1. “Like unto leaven which a woman took . . . “

Transcription of article in the series “one Hundred Years Ago” by H. Bickerstaffe Kendall

WERE there in the religious societies of Nottingham those who were in strong sympathy with Revivalism at the time Sarah Kirkland visited that town? We know there were such sympathisers at Hull and Leeds; and we may well believe that in Nottingham, where for three years Bramwell had laboured, the tradition of Revivalism endured. In short, the expectation is created that we shall meet the same phenomenon here that we find a little later in Hull and Leeds. Is there any evidence pointing in this direction? Not much, we must admit, because so little information survives respecting those who formed our first society in Nottingham. What little evidence is forthcoming, however, tends to confirm the expectation already formed. Thus, Hugh Bourne tells us that Mr. Richard Weston, of Lexhead, one of our early self-supporting ministers, had a brother living in Nottingham whose wife was “a zealous professor of religion.” Finding himself in Nottingham for the purpose of buying Sunday school requisites, Hugh Bourne called upon the Westons as he had been requested to do. In conversation Mrs. Weston strongly urged that the Primitives should visit Nottingham. He sees a possible link of causation between this “zealous” woman’s solicitude and the fact that her brother-in-law had “a main hand in the opening of Nottingham.” One may also go on to reflect that it was extremely unlikely that our two missioners would go to Nottingham unknown and unexpected, and that persons of their condition. and in their circumstances would make an inn their quarters during their two or three days’ mission. It is much more reasonable to suppose that modest hospitality was offered them by some good souls who were in full sympathy with the object they had in view. These are but surmises, however plausible and congruous with the situation they may be. Much more directly bearing on the point is the statement made by Herod concerning the part played by Mr. Sutcliffe, dyer, of Nottingham. When it was known that hundreds of people had turned away disappointed from the room in which Sarah Kirkland was preaching on December 26th, this good man was greatly distressed. He declared: “I will spend a whole day in search, but I will have a commodious place for her to preach in.” He was as good as his word. Next morning he began his quest, and after a long search found a disused factory in the Broad Marsh capable of holding a thousand people. This he secured.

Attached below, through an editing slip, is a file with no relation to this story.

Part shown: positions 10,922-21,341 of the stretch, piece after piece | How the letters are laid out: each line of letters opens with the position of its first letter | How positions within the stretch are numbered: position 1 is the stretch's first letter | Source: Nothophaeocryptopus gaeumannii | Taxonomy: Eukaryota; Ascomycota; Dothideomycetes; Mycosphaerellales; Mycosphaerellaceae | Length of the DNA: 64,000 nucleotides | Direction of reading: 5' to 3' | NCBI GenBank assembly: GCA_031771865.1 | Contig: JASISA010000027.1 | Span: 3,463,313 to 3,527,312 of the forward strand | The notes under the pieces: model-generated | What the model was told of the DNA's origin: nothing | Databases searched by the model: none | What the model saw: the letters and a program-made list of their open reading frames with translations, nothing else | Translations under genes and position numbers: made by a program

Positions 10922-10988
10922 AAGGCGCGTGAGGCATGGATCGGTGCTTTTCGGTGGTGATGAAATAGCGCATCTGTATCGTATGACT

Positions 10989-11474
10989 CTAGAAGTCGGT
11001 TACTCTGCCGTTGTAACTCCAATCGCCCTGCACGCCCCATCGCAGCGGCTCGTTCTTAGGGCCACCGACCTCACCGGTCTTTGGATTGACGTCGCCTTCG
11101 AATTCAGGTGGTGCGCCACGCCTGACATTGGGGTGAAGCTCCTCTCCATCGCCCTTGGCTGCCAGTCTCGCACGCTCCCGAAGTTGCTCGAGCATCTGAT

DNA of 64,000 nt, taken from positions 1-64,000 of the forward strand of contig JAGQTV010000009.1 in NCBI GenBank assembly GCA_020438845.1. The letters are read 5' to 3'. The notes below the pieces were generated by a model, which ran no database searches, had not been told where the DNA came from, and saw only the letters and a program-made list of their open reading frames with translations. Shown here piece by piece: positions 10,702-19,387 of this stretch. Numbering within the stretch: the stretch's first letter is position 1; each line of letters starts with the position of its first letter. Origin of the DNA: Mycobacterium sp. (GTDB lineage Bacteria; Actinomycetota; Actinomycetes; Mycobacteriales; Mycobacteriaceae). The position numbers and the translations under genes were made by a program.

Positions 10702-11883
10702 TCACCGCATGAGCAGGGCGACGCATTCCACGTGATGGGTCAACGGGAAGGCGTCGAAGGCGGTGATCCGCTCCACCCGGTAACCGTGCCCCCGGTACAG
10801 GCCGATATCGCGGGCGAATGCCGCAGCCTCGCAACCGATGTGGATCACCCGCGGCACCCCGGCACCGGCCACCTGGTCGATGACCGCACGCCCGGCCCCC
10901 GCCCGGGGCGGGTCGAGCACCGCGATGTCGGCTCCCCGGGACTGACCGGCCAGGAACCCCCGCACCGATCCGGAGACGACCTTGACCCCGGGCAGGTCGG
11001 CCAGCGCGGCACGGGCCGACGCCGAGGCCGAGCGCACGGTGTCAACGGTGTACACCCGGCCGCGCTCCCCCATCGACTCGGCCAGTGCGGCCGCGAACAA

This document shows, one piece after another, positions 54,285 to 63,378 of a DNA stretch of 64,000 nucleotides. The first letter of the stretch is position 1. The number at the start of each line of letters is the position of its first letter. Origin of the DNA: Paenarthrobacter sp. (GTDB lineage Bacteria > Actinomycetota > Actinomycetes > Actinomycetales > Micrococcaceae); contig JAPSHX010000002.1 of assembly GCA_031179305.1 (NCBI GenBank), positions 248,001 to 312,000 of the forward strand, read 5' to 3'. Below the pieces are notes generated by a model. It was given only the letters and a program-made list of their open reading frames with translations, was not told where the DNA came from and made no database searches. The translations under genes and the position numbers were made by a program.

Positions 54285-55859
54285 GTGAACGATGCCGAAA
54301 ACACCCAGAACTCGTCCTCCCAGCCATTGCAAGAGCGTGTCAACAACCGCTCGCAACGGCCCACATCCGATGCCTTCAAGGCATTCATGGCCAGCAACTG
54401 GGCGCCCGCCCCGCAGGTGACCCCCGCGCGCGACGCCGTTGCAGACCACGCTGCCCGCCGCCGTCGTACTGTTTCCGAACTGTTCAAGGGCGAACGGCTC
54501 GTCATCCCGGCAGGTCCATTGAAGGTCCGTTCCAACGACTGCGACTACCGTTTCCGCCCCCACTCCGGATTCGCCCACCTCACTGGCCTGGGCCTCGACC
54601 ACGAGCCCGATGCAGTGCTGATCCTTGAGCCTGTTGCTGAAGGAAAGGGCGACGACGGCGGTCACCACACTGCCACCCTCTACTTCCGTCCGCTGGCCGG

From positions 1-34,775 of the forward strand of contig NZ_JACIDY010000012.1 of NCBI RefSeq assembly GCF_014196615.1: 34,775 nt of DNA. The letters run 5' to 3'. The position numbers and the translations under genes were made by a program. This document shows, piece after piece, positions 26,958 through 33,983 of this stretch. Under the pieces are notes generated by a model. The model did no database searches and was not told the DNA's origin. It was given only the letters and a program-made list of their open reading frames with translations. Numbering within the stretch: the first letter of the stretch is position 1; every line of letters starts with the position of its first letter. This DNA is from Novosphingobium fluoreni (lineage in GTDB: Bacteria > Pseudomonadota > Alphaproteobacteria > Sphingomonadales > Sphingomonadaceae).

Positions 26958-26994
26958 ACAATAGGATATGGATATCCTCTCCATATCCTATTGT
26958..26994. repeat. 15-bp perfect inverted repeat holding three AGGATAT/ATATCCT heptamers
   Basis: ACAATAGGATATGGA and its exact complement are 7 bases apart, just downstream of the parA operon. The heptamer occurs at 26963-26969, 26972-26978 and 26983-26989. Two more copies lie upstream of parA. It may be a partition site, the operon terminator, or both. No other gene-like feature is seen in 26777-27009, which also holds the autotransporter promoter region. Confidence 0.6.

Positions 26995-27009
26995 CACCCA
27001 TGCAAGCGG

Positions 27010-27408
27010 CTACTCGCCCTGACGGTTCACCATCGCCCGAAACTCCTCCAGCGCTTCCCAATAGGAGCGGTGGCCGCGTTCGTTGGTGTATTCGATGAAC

Just at this point a sentence of Herod’s will be found helpful. It seems to settle the question whether at this early stage a Primitive Methodist society could have been in existence: “The furnishing of it [the room] was a great undertaking for a society just formed; but John Benton and a few others advanced money by way of loan, and in the course of a few weeks it was prepared for opening. There is an old saying we have heard in Northumberland, to the effect that, “Where there’s a being, there’s a biding.” At Nottingham there was a Society “in being,” and it must needs have its “biding”; it was the disused factory that provided it.

Before returning to Mercaston Sarah Kirkland gave her promise to preach at the opening of the converted factory. That promise she fulfilled, before the month of January, 1816, expired, we have reason to believe. The occasion was a memorable one. Sixteen persons were converted, ten of whom, according to Mr. Thomas Simmons’ testimony, afterwards becoming local preachers. The Sheffield Quaker described Carver Street Chapel as “the converting furnace.” The same description might have been applied to the Broad Marsh Factory.


Primitive Methodist Magazine 1916/5

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